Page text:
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Thursday, December 27, 2018


The best leaders I know are bossy.  They do, however, manage to direct others toward action in ways that are usually not too offensive.

Here's a few of the ways those quality leaders boss us, without appearing to be too bossy in the process:

  • They communicate clearly the WHY behind what we're being asked (or told) to do.
  • They craft their messages predominantly in "pull" instead of "push" format.
  • They assign us to tasks for which we are well-suited.
  • They relentlessly express appreciation for work we've accomplished.
Doesn't seem that hard, does it?  

Thursday, December 20, 2018


I recently read Empire of Sin:  A Story of Sex, Jazz, Murder, and the Battle for Modern New Orleans by Gary Krist (2015).

This was a work of non-fiction, but read like a historical novel.  GK wonderfully details the history of New Orleans, giving an intriguing view of the social, religious, political, racial, and criminal forces that have continually pressed, or bulldozed, their respective influences on the "life" of the Crescent City.  

GK's accounting focuses primarily on the time period of the 1890s to the early 2000s.  He skillfully describes the entanglements of the forces mentioned in the paragraph above and the characters personifying those forces, and how each have imposed their perspective and imprint on the city we know as New Orleans.

Loved it!  Beignets anyone?

Monday, December 17, 2018


I recently came into possession of a priceless tool.  

My Aunt Barbara brought a box of Granddad's old pocket knives to a holiday family gathering, to let us each find a keepsake.   I carefully scoured the contents, searching not for the biggest one, or the most expensive one, or the newest one, or even one I wanted to use.  I was specifically looking for one which I remembered seeing at work in his hands.  Found it!

I watched my Granddad use this knife for a wide array of purposes:
  • Cut an apple in two and share it with me.
  • Dig a splinter out of his finger, or mine.
  • Scrape crud off the piston ring of an engine we were trying to repair. 
  • Slice a piece of cheese for me to snack on while working together.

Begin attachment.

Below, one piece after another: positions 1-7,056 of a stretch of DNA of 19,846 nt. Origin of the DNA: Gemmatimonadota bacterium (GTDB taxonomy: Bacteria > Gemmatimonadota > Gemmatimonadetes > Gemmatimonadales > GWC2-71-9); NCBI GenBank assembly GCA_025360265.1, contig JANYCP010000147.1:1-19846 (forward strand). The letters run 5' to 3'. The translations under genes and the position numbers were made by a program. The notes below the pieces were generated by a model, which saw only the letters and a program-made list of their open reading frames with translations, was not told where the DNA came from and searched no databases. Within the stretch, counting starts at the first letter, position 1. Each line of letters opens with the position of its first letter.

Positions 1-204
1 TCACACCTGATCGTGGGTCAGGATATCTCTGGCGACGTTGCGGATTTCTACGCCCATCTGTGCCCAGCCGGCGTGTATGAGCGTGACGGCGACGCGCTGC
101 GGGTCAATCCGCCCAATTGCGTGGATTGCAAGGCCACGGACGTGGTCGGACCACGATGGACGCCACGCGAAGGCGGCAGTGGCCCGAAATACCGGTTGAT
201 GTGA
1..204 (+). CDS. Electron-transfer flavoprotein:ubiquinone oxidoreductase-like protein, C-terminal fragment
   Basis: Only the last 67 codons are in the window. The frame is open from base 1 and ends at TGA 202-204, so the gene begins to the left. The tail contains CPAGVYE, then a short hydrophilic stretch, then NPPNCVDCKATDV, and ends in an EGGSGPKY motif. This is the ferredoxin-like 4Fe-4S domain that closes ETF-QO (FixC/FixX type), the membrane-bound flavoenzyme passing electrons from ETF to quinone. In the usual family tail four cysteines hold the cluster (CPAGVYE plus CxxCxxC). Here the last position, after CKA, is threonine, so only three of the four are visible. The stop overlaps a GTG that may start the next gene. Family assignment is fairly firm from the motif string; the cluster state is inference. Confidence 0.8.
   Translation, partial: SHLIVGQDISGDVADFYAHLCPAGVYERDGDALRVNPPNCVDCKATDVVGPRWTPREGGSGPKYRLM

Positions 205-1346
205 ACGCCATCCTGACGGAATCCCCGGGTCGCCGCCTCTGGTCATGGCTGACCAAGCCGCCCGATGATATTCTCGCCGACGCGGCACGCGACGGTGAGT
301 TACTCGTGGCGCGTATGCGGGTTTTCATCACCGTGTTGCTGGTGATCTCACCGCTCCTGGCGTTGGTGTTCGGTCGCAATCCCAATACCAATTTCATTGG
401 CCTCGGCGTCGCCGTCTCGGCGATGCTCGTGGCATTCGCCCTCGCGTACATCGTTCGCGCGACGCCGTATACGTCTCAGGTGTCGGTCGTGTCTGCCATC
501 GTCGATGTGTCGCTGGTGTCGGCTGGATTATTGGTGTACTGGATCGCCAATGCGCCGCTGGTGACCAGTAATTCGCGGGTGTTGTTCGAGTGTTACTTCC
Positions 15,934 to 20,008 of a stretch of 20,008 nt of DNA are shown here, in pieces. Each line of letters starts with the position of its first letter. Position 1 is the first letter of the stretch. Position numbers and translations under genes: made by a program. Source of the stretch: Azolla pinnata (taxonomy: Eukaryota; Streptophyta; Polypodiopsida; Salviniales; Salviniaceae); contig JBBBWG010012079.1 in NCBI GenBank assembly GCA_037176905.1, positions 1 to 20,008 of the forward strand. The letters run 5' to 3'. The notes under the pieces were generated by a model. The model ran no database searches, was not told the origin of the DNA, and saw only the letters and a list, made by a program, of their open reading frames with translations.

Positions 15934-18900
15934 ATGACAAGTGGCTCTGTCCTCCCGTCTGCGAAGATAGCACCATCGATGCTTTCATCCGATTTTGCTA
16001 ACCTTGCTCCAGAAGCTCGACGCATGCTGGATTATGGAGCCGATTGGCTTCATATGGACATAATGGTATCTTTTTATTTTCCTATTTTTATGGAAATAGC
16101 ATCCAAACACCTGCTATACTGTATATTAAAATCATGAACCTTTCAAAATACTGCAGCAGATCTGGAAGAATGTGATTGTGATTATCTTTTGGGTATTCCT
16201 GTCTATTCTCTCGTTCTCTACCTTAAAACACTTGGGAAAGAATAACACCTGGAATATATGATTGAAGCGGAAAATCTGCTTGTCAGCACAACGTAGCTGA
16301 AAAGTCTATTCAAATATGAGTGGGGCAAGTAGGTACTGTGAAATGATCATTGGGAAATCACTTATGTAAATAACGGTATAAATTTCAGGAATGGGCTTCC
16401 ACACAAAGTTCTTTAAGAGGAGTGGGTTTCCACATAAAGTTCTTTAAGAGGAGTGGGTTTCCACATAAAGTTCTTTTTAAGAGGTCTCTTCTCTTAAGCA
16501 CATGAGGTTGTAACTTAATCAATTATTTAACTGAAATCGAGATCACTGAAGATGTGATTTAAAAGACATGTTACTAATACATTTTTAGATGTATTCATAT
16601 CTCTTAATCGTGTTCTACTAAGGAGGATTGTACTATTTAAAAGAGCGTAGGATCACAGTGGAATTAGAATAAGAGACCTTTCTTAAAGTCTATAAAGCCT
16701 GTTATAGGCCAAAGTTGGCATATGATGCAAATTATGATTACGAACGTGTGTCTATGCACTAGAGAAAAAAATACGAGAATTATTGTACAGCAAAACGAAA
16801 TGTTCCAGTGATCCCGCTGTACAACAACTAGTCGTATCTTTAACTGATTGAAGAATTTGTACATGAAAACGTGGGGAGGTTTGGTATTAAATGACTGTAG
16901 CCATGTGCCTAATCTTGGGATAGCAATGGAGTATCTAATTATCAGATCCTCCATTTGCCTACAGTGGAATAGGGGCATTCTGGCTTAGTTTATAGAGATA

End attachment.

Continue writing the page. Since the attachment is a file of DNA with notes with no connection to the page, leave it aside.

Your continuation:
• Pry the lid off a beer bottle (before twist tops existed).
  • Clean a mess of catfish we caught while trotlining.
  • Whittle a whistle for me from a piece of willow branch.
  • Dress a deer I killed early one morning.
  • Hack open the lid of a can of ranch style beans.
  • Cut the rattlers off a rattlesnake we "encountered" out in the pasture.
  • I could keep going...
As often as not, the "cleaning" of his knife amounted to wiping it on his pant leg before putting it back in his pocket.

I learned a lot of things from Turney Casey.  One of them is that the skill and intent of the tool handler greatly exceeds the monetary value of the tool.  

As with most of his lessons, he taught it without overt explanation, knowing that the understanding would come in its own time.

Tuesday, December 11, 2018


Consider three kinds of bullhorns:  
1) the horns on actual bulls (bovine males), 
2) electrified voice amplification systems used by humans, and
3) figurative bullhorns used to impose beliefs/values/goals on others.

Actual bulls use their horns to impose their will on those around them.  The horns are, in effect, dangerous weapons/tools they aggressively use to push around or injure other animals (even humans) to gain advantage.  Yes, bulls have goals.  Trust me on this one.

Humans use electric bullhorns to impose their will on those around them.  The horns are, in effect, weapons/tools they aggressively use to gain attentive advantage over other humans.  Yes, humans have objectives, too.

Figurative bullhorns are a tool used most often by those who are unwilling to engage in civil and deliberative discourse around areas of legitimate disagreement.  The objective is to shout down the "other" or drown them out, to squelch their perspective or diminish their voice.

To be sure, bullhorns of all three kinds CAN be used for the greater good...........................but rarely are.  Almost always they are deployed with selfish outcomes in mind.

We are wise to steer clear of bullhorn wielders of all three stripes, as they are typically not at all interested in our perspective, our viewpoint, our needs, or our opinion.  

Beware the bullhorns!

Saturday, December 8, 2018


I recently read The Constant Gardener by John Le Carre (2000).

In this work of fiction JLC weaves an interesting story of love, love lost, murder, mystery, intrigue, subversion, NGO fraud, humanitarian aid malfeasance, governmental corruption,....

It was my first reading of JLC.  While much of his cultural reference and British lexicon were lost on me, I thoroughly loved the story and his writing style. 

I'll be back...

Wednesday, December 5, 2018


Yoda wasn't born that way.  He (I think it was a he) was not birthed (or however those creatures arrive on the planet - er, the universe) with all that wisdom.  

The wisest leaders and advisors I know are:  

> Disciplined knowledge curators - they read, listen, watch, search, and dig for knowledge, non-stop.
> Survivalists - they have actually LIVED through challenging experiences themselves (not just sat through a seminar on it).
> Strategic skeptics - they critically dissect the information that comes their way (even from their own Yodas) to make sure it's valid, reliable, dependable, grounded in fact.
> Cross sectional miners - they purposely seek advice, counsel, and knowledge from Yodas across a wide range of interests and disciplines, understanding that the most substantive wisdom is not bound by a particular field of study, religion, political party, mindset.

We all need a few Yodas in our network (if we want in to grow stronger...smarter...wiser).